Showing: ◈ news×◈ consumer rights×
Shadow International Trade Secretary Nick Thomas-Symonds has written a letter to the government urging ministers raising his concerns over the 'mess' of a trade deal.
We have reached a watershed moment in the long Brexit saga. The government’s U-turn this week on the Great Repeal Bill has laid bare the great elephant-sized conundrum that has always been at the heart of Brexit: identifying any significant EU laws that were both holding Britain back and can be ditched without damaging our own economy.
Brexit has been “a horrendous experience for Maltese businesses,” according to the CEO of the Malta Chamber of SMEs.
Thousands of pro-consumer laws we take for granted could expire at the end of 2023.
Thousands of EU laws could expire at the end of 2023.
Mark Tanzer, chief executive of travel trade organisation Abta, said the possible removal of consumer protections could be ‘profound’.
IoD and unions among groups writing to government, saying move would cause business chaos, harm rights and threaten environment.
Trading standards officers fear ‘recklessly irresponsible’ legislation poses danger to public.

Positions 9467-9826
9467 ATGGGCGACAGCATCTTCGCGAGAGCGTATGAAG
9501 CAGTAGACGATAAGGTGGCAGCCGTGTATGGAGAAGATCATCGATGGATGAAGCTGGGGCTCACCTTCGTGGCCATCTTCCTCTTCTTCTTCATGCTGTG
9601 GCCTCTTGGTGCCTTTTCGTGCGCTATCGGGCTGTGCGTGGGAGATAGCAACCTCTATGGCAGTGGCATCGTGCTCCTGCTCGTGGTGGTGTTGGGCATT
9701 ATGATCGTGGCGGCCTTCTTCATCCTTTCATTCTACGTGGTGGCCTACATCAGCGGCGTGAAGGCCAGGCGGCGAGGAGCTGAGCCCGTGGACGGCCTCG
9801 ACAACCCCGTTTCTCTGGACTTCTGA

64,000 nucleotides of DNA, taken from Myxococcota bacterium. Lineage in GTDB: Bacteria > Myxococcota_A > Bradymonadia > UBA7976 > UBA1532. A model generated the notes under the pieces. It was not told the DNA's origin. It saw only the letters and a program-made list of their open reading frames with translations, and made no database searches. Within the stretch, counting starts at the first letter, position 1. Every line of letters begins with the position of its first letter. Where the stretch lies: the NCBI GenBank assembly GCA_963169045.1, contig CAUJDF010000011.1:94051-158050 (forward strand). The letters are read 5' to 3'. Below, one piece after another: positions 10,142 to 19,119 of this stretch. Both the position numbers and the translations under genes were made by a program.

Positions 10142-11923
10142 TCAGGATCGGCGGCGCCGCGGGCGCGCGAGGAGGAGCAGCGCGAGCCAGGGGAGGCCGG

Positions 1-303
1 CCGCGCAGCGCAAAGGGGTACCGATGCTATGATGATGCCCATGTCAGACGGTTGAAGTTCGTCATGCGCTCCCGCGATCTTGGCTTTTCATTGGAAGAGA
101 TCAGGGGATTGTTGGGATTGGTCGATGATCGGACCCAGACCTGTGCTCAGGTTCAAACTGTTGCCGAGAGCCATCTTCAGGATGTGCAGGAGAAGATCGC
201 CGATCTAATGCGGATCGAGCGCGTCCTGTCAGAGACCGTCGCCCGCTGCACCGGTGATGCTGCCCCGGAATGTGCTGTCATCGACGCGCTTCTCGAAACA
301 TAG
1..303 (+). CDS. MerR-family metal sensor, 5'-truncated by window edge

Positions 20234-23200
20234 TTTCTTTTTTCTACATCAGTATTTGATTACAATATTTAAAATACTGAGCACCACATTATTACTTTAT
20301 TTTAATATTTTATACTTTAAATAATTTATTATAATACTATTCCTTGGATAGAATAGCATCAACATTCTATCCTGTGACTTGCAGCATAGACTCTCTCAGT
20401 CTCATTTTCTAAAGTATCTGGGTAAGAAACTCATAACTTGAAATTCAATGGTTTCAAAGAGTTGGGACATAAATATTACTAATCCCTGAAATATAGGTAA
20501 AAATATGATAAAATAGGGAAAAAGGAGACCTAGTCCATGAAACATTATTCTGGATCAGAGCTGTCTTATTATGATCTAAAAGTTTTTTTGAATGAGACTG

Business groups and unions are urging the government not to go ahead with plans to ditch a wide range of EU laws, warning the move could cause "confusion and disruption" in the UK.
Opposition to the retained EU law bill is mounting, as the government discovers the importance and popularity of EU law.
Ministers say leaving the EU ‘has given the UK a world of future opportunities’. So I have tracked down the travel advantages.
Flight compensation for stranded British travellers is set to be burned on the government's bonfire of EU regulations.
A new, wide-reaching, report on competition in the UK has said that the government should introduce sweeping reforms in order to boost the economy and protect consumers post-Brexit.
A Tory peer recently ennobled by Boris Johnson has urged the prime minister to remove EU consumer and worker protections now that Brexit has happened.
Amazon has written to Irish and EU customers of its "co.uk" website to inform them of changes in light of Brexit.
Irish consumers are planning on buying Irish after Brexit and many have already switched from UK websites due to concerns around consumer rights.
Brussels firms up position and bloc’s unity before tough talks on future relationship with UK.
Historian Sir Simon Schama has warned that Donald Trump is a president "ready to pounce" in the event of a no-deal Brexit as he criticised the US ambassador.
Big firms want Donald Trump to play hard ball over the NHS, food quality and consumer rights.